Eastern newts (Caudata: Salamandridae: Notophthalmus viridescens) are relatively common throughout most of the eastern US and southeast Canada. They are typically found in ponds or moist woodlands, depending on their life stage. The gilled larvae and fully-developed adults are aquatic, but juveniles like the one shown here are terrestrial.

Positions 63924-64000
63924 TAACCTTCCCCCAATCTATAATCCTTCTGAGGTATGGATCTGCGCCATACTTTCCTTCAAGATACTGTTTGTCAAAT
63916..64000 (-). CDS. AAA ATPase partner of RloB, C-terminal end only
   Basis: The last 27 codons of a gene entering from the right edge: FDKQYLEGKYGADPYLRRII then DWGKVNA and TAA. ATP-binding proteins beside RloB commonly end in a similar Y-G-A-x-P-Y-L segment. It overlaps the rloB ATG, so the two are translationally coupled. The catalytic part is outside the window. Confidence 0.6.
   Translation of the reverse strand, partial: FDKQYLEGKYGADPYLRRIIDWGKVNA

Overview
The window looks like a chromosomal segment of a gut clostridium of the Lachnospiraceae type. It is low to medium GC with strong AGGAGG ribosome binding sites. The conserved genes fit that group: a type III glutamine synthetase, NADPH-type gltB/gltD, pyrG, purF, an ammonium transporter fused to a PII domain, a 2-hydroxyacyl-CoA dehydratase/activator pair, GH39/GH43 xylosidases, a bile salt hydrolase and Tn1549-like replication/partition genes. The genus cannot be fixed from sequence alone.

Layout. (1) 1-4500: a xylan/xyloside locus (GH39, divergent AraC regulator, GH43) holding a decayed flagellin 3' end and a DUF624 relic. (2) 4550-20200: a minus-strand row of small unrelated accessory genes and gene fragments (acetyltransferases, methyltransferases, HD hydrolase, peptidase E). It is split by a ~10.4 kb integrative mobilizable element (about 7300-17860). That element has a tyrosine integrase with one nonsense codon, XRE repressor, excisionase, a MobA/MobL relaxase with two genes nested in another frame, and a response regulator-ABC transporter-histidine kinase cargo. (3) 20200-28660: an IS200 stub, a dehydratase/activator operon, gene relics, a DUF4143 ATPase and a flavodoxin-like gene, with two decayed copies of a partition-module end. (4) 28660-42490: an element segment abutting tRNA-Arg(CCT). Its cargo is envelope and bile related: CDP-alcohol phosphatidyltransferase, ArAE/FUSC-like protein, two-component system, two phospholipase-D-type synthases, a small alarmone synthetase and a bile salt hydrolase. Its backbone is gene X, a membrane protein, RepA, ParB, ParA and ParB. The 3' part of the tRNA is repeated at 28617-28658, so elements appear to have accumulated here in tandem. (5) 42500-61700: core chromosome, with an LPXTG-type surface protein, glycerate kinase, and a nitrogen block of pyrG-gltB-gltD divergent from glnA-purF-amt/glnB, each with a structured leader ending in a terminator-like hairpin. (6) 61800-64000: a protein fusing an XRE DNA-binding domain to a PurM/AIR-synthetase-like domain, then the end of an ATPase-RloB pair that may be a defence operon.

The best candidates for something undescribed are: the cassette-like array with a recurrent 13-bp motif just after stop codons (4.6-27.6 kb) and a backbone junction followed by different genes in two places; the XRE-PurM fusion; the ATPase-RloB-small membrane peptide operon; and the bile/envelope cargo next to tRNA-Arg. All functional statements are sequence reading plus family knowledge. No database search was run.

Known as “efts,” these juveniles are much more brightly colored than the drab adults. As is often the case in nature, these colors warn potential predators of their toxic secretions. Since the conspicuous efts wander considerable distances over land with impunity, they’re the life stage most commonly encountered by people.